US, Europe Both Edging Toward Recession: Analysts

Both the United States and Europe are on recession watch, and investors should not be fooled by the occasional piece of positive economic data, according to two leading economists.

Global Markets
Global Markets

“For the U.S, we now expect GDP growth in the second half of 2011 to average just 1.3 percent at an annual rate, down from 2.8 percent,” said HSBC Chief US Economist Kevin Logan in a research note.

“Don’t be fooled by an autos recovery in the third quarter,” said Logan Jonathan Loynes, the chief European economist at Capital Economics, feels similarly about Europe.

“The latest activity indicators suggest that the euro-zone economy might soon slip back into recession.

In the second quarter, the economy expanded by just 0.2 percent, compared to 0.8 percent in the first quarter of 2011,” said Loynes.

“Growth this weak means the economy will likely remain on recession watch throughout the remainder of this year,” Logan said of the U.S. He believes the key risk is stagnating consumer spending.

“Even if a recession is avoided, we continue to see a number of structural forces that will weigh on the economy next year.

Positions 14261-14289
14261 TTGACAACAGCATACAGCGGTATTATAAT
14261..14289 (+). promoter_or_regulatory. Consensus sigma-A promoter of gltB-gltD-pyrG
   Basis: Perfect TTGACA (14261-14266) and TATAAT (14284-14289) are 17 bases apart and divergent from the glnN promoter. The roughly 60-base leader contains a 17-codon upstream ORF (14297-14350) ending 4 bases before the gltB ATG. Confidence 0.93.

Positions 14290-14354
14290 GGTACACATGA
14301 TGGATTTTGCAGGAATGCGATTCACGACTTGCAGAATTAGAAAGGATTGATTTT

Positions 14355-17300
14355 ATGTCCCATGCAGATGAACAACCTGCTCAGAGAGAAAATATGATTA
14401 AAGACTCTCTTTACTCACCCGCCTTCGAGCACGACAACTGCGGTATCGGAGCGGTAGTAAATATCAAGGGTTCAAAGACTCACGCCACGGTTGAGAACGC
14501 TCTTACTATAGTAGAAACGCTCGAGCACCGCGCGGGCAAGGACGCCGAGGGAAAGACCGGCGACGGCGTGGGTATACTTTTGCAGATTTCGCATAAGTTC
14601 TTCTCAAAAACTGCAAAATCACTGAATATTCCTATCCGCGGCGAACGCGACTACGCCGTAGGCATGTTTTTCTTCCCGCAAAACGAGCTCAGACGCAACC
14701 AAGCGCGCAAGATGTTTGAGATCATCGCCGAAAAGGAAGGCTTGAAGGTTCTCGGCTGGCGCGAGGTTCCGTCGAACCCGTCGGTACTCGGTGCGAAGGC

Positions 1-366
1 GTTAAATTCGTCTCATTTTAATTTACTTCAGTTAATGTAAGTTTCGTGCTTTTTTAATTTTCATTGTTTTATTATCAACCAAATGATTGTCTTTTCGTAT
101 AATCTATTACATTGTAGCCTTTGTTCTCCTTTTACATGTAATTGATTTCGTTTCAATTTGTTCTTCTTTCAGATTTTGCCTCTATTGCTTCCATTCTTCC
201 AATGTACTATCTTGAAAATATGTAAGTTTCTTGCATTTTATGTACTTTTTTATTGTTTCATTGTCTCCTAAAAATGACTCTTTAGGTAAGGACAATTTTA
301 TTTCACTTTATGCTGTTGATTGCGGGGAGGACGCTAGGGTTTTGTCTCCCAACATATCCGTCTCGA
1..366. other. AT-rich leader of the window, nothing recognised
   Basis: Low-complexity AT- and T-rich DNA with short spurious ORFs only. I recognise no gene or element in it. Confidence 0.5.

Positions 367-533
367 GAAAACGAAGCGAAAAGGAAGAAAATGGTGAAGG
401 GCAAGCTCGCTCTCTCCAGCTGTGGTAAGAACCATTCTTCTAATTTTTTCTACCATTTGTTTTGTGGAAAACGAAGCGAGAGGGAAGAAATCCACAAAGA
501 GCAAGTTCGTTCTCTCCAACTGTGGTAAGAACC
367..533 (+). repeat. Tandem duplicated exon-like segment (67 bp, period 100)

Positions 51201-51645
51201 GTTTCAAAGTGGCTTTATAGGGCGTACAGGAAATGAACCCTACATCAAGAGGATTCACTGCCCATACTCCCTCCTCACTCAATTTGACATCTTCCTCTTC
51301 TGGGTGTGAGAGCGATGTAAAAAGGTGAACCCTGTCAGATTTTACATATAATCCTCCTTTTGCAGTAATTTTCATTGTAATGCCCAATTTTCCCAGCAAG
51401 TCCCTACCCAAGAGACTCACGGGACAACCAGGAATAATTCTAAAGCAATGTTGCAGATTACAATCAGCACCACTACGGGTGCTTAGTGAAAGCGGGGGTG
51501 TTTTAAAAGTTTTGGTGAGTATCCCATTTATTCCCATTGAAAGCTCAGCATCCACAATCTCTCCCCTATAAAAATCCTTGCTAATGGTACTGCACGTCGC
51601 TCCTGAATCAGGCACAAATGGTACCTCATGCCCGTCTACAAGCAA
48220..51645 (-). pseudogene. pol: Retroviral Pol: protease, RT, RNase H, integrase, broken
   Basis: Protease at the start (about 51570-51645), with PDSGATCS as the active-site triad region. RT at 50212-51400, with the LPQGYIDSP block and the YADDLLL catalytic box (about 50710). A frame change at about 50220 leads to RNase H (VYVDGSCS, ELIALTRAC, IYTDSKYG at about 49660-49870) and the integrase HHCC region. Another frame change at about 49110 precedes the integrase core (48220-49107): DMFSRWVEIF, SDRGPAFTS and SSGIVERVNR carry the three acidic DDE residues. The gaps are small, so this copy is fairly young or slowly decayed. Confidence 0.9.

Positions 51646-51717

Housing conditions remain in deep freeze, with a large inventory of homes for sale depressing prices.

Another constraint on growth relates to the ongoing efforts by households to repair their balance sheets,” said Logan.

Some, such as Chicago Federal Reserve President Charles Evans, say the US economy is so weak it feels like a recession, as he outlined during a speech in London on Wednesday evening.

"Conditions still aren't much different from an economy still in recession,” said Evans .

With non-farm payrolls in the U.S. flat in August, Logan believes the Fed will act sooner rather than later.

“Faced with these conditions, no one should be surprised if the FOMC chooses to adopt additional unconventional easing measures at the upcoming policy meeting on 20/21 September,” said Logan.

The market will be watching the European Central Bank and Bank of England very closely on Thursday afternoon for clues on whether they will do the same thing as many predict the U.S. Federal Reserve will do later this month; that is, take unconventional measures to pump more money into the economy.

“Worryingly, the recent deterioration in sentiment has been related more to developments in the core economies than in the periphery.

The German Ifo survey of business expectations fell particularly sharply in August, adding to evidence that even the German recovery has faltered.”